A Mother’s Dream Fulfilled: Preventive Medication Campaign Protects Nigerian Children from Malaria
MSH is the lead implementing partner of the U.S. President’s Malaria Initiative for States (PMI-S) project, USAID Nigeria and PMI’s flagship project to reduce malaria mortality and morbidity in Nigeria. The project supports the Government of Nigeria through its agencies at the federal, state, local government area, and community levels to improve the quality of and access to services for the prevention and management of malaria and its complications.
Saratu Babangida knows first-hand the devastating effects of malaria on children. Every time one of her two young children fell sick with the disease, she braced herself for the tough days ahead when the child would become weak and unable to go to school or play. Saratu would miss many work days on the farm to take her sick child to the clinic and nurse them back to health.
But the good news is that Saratu and her children have been protected from this ordeal for the last two years. Saratu’s children received medicine during the annual seasonal malaria chemoprevention campaigns in 2021 and 2022 supported by the U.S. President’s Malaria Initiative (PMI). During the campaigns, children under five years of age received a three-day treatment of preventive medicine every month throughout the peak malaria transmission season to protect them from the disease.
“Ever since my children started receiving malaria preventive medications, they no longer get fevers from malaria. The medicine is good! I now tell other mothers about this miracle,” Saratu said.
Saratu and her family live in a farming community of 8,000 people in the north-west state of Zamfara in Nigeria. Clashes between herders and farmers have led to conflicts that regularly shut down markets and affect the sale of farm produce, worsening an already insecure financial situation for the family. When her children are sick with malaria, the time and resources required to seek health care further stretch her family’s meagre finances. Overall, households in Africa lose up to 25 percent of income due to the disease.
Saratu was happy to learn on the radio that the Zamfara State government worked with PMI to train some members of her community as Community Drug Distributors (CDDs). The trained CDDs would be visiting her community to administer malaria preventive medications to children. The CDDs provide coverage for all, farmers and herders alike, uniting the community in the fight against malaria.
Saratu not only wants her children to enjoy the gift of a healthy childhood without debilitating sickness and the opportunity to grow into healthy and thriving adults, she also wants to be able to provide a consistent livelihood to her family through her work on the farm. She welcomed the CDDs when they visited her house. They provided her children with the first day of preventive medicine and gave Saratu instructions on how to give the remaining two days of medicine to ensure the full treatment was completed. The CDDs returned each month to provide the required medicine to cover the four peak months of the malaria transmission season. In addition to the preventive medicines, Saratu also ensures that her children sleep under insecticide-treated bed nets for added protection.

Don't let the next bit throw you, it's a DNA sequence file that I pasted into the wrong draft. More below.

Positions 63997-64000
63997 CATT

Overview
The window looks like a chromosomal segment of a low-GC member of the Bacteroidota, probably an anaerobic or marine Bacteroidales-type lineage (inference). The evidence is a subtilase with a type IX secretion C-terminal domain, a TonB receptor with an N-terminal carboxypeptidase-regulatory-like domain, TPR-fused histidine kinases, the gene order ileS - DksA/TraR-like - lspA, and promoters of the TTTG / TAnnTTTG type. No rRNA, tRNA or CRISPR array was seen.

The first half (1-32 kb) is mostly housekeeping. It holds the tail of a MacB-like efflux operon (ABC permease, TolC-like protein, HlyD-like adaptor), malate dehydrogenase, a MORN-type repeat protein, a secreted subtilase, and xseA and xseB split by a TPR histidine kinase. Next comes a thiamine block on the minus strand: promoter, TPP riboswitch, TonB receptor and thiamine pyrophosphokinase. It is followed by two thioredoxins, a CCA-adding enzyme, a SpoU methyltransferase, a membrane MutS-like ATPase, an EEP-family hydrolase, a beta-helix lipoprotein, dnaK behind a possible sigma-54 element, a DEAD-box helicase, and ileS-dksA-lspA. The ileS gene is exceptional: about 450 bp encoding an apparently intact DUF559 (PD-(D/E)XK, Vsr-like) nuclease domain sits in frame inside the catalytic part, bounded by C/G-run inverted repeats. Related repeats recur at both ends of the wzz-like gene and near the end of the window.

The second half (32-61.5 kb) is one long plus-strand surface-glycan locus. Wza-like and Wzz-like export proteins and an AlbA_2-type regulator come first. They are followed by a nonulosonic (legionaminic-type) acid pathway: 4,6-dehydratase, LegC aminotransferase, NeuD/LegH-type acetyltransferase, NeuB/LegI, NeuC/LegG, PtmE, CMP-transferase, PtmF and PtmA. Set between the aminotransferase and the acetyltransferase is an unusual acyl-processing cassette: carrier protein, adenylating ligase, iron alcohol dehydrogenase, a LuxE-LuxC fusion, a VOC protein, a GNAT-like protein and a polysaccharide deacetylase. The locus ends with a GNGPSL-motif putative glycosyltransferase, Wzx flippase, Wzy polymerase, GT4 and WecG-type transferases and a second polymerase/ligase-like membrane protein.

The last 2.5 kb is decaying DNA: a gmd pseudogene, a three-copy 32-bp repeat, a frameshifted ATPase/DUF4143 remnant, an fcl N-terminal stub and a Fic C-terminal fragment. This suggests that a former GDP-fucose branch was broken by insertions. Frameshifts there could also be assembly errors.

PMI worked with the Zamfara State Malaria Elimination Program and State Primary Health Care Board to train 5,000 CDDs and more than 1,000 supervisors selected from communities in Zamfara State.
Hauwa Muhammed is one of the CDDs trained by PMI to administer the preventive medications to eligible children. “Being a community drug distributor can be challenging and satisfying at the same time,” she says of her role. The challenge, according to Hauwa, is the conflict in Zamfara State, which has led to the migration of many families to farther communities and has made household visits difficult. “But the satisfying part is that caregivers look forward to our visit to receive medication for their children,” Hauwa added.
From July to October 2022, CDDs visited homes, like Saratu’s, to administer malaria preventive medicines to children. The campaign reached more than 1.3 million children. In 2022, globally, PMI reached more than 10 million children with medicine to prevent malaria.
PMI supports the seasonal preventive medicine distribution program for children in eight states in Nigeria, contributing to the National Malaria Elimination Program’s vision of achieving a malaria-free country.
For Saratu, victory against malaria in her family is possible: “Thanks to PMI, my children are free from malaria. They can live as healthy children and do well as adults.”